"Dimitris Bouris’ book offers a unique insight into the EU’s role in the Palestinian institution-building. The book demonstrates how the different tools like security sector reform and support to the judiciary, and policies of the EU do come together in pursuing the EU's political goal of supporting a 'two-state solution' in the Middle East with Israel and the future Palestinian state living side by side in peace and security. Bouris' analysis highlights the EU's indispensable role despite the many drawbacks and pitfalls that come with a long-lasting conflict like the one in the Middle East." Christian Berger, Director for North Africa, Middle East, Arabian Peninsula, Iran and Iraq, EEAS - European External Action Service.
"This is an important monograph that advances our knowledge on both conceptual and empirical grounds. Bouris delivers a fascinating account of the EU’s engagement with the Palestinian territories that is well informed and sharply analytical. A must-read for those who wish to understand the limitations and opportunities of the European Union’s role in the Middle East Peace Process. It is also highly recommended for scholars interested in the wider field of the European Union’s external relations and literature on conflict resolution and contested statehood." Dimitris Papadimitriou, Professor of Politics, University of Manchester.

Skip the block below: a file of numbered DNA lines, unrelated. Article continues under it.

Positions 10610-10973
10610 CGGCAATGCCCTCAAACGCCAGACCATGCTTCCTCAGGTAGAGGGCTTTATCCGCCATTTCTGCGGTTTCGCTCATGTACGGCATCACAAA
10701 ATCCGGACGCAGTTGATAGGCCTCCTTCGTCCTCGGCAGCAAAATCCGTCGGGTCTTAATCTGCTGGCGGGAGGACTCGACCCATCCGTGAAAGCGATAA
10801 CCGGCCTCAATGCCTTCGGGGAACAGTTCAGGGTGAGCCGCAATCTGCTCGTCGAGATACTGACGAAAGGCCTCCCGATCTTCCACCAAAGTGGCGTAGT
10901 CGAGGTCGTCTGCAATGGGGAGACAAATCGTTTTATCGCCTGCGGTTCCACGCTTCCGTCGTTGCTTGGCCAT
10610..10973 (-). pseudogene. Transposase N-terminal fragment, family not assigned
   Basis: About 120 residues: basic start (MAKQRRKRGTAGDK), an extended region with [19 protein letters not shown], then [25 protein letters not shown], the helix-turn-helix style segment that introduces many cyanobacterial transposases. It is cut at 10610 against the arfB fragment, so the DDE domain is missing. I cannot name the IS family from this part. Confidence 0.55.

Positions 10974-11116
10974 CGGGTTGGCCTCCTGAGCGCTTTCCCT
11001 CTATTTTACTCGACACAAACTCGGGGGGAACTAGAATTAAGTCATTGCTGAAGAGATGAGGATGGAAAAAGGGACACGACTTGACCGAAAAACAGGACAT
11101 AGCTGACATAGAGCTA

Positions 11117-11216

"The Palestinian issue would seem to be well trodden scholarly ground, but Dimitris Bouris does us a tremendous service by placing the European Union and Palestinian state-building at the center rather than at the margins of his story. Indeed he shows the EU to be a significant actor. Bouris shows how the EU, well grounded in theory and deeply experienced in practice, sought to knit together an approach to peace making that was anchored in part in building the institutions of a Palestinian state. But by taking us through the details of two particular areas—security sector and courts—Bouris shows the shortcomings of the EU efforts. His evaluation is balanced and fair. While sympathetically aware of the difficult circumstances under which the efforts took place and mindful of some accomplishments, his overall judgment is both reflective and critical." Nathan Brown, Professor of Political Science and International Affairs, George Washington University and Nonresident Senior Associate Middle East Program, Carnegie Endowment for International Peace.